Understanding Mobile Apps: Is There A Difference?


We all use Apps (application) on our phones or touchpads but have you ever thought about how they differ?  There are many ways in which we can classify or group App’s but I want to explore how we group App’s in terms of accessing and storing data.  (For the full article see Understanding Mobile App’s)

This means that App’s can be grouped into three categories

  1. Native App
  2. Integrated App
  3. Web App

The Native App

Installation: The Native App is downloaded and installed on your device and everything it needs and saves is done so on the device.  For example, alarm clock, phone lock or sending a text message.

Advantages: This means that it does not need to access the internet but as access to all functions and resources (hardware and software) on the device. Can be referred to as Install and forget.

Disadvantages: The biggest issue of this type of App is that it is not updated unless the user manually undertakes this process. This in turn opens the App to security risk as coding practices change to counter hacking risks.

Quick StartPhoneGAP and RhoMobile

The Integrated App

Installation: This is middle ground as the App is install on the device giving access to all the functions and resources whilst allowing “occasional connection” to the internet to update the software or stored data.  Now the term occasional is a little misleading.  For example, the Facebook App requires almost constant access to the internet allowing for regular updates where software used to unlock the phone my check for updates every ten weeks. So we could say that the unlock software is more like a Native App and the Facebook App is more like a Web App.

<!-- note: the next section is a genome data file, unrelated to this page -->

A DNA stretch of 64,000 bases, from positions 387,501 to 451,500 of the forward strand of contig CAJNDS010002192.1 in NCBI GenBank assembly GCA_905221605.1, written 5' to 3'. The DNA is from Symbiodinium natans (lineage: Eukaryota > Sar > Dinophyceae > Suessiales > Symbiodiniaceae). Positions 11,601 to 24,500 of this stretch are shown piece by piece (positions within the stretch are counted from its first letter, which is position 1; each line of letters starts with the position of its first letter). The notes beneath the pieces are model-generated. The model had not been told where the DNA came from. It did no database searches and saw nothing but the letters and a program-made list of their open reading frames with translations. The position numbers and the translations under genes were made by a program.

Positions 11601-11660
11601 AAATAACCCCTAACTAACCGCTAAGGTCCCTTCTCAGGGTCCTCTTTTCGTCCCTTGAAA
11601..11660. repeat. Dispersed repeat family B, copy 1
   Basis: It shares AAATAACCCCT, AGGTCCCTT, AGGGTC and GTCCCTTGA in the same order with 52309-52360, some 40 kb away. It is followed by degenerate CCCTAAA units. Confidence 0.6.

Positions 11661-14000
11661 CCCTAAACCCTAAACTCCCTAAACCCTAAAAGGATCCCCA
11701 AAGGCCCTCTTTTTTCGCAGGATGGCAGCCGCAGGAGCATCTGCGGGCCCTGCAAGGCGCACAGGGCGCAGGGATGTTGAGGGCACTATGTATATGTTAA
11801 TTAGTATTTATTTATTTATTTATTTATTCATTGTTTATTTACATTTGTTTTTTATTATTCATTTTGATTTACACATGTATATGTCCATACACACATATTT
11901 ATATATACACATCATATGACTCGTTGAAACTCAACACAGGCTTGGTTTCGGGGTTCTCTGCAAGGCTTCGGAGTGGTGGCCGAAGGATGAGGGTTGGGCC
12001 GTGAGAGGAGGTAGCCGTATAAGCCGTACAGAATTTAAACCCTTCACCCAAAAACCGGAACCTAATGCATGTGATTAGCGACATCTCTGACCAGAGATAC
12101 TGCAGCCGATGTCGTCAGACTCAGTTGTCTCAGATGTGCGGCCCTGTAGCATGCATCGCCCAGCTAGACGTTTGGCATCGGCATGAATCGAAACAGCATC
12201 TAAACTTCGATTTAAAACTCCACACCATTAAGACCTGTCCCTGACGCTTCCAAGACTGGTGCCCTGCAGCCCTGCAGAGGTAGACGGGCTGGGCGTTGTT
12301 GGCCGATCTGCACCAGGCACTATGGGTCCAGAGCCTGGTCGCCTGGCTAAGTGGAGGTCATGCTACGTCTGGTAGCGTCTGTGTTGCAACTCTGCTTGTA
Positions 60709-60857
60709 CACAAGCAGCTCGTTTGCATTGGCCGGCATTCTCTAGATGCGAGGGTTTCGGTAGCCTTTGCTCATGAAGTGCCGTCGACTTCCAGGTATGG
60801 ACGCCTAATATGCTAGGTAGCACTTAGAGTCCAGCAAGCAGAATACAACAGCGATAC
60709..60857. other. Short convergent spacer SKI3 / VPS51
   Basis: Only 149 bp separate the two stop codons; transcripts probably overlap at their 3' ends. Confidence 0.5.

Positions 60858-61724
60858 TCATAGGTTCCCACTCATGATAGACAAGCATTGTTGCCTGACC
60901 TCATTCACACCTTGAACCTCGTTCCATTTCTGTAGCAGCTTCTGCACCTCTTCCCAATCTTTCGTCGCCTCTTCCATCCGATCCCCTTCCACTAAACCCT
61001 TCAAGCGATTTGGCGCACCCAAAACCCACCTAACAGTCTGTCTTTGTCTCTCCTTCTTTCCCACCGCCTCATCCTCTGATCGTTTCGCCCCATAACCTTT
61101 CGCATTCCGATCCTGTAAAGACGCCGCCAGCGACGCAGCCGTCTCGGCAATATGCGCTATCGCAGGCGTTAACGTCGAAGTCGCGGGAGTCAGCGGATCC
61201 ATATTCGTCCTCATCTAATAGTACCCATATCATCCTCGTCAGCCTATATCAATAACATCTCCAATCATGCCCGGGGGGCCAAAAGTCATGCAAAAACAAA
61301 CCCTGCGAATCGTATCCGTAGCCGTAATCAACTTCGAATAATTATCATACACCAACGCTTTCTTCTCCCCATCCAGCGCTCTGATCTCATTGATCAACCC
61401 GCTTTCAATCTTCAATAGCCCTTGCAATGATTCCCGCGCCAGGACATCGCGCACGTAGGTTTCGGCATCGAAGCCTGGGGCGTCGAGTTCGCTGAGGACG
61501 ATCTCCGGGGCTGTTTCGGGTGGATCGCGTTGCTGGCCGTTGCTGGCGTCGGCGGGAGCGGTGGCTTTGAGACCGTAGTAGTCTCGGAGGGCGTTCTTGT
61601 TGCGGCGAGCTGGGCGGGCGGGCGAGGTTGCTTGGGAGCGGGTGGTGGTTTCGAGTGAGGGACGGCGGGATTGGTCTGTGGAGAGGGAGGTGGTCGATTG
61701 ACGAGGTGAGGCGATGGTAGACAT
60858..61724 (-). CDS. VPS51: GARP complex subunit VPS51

Advantages: is having the ability to use all the function and resources of the device and been able to synchronize with a remote site.  For example, fitness app’s use the devices global position satellite function (GPS) to track your position and the bluetooth to connect with external devices such as a heart monitor. This data is stored locally (on the device) during exercise and synchronised to a website after exercise. Once synchronised to the remote location the data is used to provide a vest array of information about the training event.

Disadvantages: The three main issues with this approach is the synchronisation of multiple uses of the same record (data), which version is correct. The second is the security of data during transfer (hacking) but encryption can reduce this risk.  Finally, any changes to the remote server will result in conflict issues with the installed App, especially if the database configuration is changed.

Quick StartPhoneGAP and RhoMobile

The Web App

Installation: is little more than a icon and a weblink to the webpage which you want to display. Think of it as a window in which a website is displayed and as such the App requires constant access to the internet to allow usage.  Or you are view a webpage in a web browser without the address bar and toolbars.

Advantages: with this approach it takes less than five minutes to create a App and all function and resources are available via the website not the device reducing issues linked to synchronization, software updating and data security.

Disadvantages: is that you need to be connected to the internet which is a fight between internet availability (lack of signal or strength) and the cost of internet roaming.

Quick StartApps Geyser

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